Google has become the latest tech giant to venture into personal banking, having teamed up with Citigroup and a credit union at Stanford University to offer checking accounts to consumers.
According to the Wall Street Journal, which first reported the development, the new Google project is called “Cache” and will roll out across the US as early as next year.
The plan involves users accessing their accounts via Google Pay and allowing them to add Google’s analytic tools to traditional banking services, but importantly Google’s partner banks will deal with all day-to-day financial and compliance issues.
This approach is almost certainly designed to allay regulatory concerns about yet another big tech company gaining access to such sensitive personal information as bill payments, standing orders and salary details.
“Our approach is going to be to partner deeply with banks and the financial system. It may be the slightly longer path, but it’s more sustainable,” said Google executive Caesar Sengupta in an interview with the Journal.
“If we can help more people do more stuff in a digital way online, it’s good for the internet and good for us,” he added, while making it clear that Google would not sell users’ financial data.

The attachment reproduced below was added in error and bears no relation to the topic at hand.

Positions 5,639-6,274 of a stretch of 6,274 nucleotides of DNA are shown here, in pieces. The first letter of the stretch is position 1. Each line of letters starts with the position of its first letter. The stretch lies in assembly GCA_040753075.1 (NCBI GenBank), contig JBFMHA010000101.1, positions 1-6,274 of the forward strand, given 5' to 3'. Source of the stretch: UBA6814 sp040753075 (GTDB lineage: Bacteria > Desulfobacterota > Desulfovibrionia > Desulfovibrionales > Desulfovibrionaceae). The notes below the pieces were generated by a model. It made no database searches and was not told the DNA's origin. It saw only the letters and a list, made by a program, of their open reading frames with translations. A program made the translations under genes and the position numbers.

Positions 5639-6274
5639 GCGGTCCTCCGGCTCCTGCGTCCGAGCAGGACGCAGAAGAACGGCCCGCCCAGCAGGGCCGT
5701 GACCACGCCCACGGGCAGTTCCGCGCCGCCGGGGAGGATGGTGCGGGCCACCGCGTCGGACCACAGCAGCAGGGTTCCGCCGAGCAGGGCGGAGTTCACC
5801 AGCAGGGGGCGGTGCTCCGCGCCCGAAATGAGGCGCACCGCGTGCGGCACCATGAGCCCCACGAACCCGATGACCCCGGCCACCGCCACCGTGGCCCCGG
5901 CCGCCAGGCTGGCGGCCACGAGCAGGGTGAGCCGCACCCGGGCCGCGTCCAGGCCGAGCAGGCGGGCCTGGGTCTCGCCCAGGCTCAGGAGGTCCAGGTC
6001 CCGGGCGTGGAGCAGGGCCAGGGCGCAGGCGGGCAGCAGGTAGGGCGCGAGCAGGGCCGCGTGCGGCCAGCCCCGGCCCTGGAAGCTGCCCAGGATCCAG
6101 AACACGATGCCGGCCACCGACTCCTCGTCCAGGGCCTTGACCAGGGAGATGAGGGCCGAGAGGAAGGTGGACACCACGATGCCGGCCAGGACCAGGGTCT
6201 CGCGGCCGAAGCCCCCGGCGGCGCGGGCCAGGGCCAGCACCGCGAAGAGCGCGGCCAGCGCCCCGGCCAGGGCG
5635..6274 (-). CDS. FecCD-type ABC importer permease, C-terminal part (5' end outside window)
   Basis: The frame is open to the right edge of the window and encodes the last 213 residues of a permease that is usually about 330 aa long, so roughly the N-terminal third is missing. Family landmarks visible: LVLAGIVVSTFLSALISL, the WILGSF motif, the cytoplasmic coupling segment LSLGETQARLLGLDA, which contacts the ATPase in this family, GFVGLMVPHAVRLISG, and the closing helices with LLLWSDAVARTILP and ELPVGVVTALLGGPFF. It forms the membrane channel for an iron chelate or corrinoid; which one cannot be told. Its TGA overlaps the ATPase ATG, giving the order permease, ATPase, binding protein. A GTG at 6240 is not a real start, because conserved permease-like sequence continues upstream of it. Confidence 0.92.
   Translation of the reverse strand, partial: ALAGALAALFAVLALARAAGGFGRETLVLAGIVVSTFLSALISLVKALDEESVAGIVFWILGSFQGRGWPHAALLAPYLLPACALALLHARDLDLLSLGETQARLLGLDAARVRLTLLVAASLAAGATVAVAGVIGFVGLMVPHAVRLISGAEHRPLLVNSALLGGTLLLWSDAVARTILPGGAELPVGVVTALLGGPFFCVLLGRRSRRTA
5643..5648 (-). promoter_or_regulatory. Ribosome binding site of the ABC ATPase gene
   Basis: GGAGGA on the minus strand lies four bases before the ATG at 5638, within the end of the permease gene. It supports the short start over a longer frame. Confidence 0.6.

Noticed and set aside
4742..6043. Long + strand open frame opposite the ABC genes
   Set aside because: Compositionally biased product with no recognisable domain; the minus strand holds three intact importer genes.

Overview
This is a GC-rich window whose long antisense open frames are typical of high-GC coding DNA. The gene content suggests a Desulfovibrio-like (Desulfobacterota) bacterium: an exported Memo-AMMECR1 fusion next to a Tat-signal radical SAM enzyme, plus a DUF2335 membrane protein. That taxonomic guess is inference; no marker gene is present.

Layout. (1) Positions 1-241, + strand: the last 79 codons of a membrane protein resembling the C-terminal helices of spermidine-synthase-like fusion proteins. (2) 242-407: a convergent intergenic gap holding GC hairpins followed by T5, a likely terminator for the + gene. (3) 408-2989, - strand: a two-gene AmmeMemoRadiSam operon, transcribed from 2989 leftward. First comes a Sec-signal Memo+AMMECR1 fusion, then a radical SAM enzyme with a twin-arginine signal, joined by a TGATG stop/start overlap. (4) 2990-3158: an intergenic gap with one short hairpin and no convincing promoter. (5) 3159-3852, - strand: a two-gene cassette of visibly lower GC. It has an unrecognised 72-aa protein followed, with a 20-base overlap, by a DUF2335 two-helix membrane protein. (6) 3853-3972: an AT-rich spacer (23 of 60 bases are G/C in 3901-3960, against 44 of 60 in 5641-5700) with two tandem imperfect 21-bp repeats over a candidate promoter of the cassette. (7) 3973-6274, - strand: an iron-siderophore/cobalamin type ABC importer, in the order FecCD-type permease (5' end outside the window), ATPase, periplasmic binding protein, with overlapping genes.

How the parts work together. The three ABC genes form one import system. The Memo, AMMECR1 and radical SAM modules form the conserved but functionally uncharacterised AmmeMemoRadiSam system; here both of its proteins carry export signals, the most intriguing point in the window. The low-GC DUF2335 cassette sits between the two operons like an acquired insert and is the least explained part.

Sengupta, who also said that Google hasn’t decided yet whether to charge a fee for the service, emphasised that the company doesn’t use Google Pay data for advertising or share that data with advertisers.
However, by providing users with checking accounts, TechCrunch observed that “Google obviously stands to gain a lot of valuable information and insight on customer behavior with access to their checking account, which for many is a good picture of overall day-to-day financial life”. Or as the Journal put it, checking accounts “contain a treasure trove of information”.
This partly explains why moves by big tech firms to get into banking have stirred controversy. For example, regulators around the world have expressed concern about Facebook’s proposed Libra digital currency, which only this week saw more partners from the financial services sector drop out of the project.
And Apple’s joint credit card with Goldman Sachs has run into trouble after regulators in New York launched an investigation into allegations that the algorithm used by Apple Card discriminates against women.
Sourced from Wall Street Journal, TechCrunch, Barron’s, New York Times; additional content by WARC staff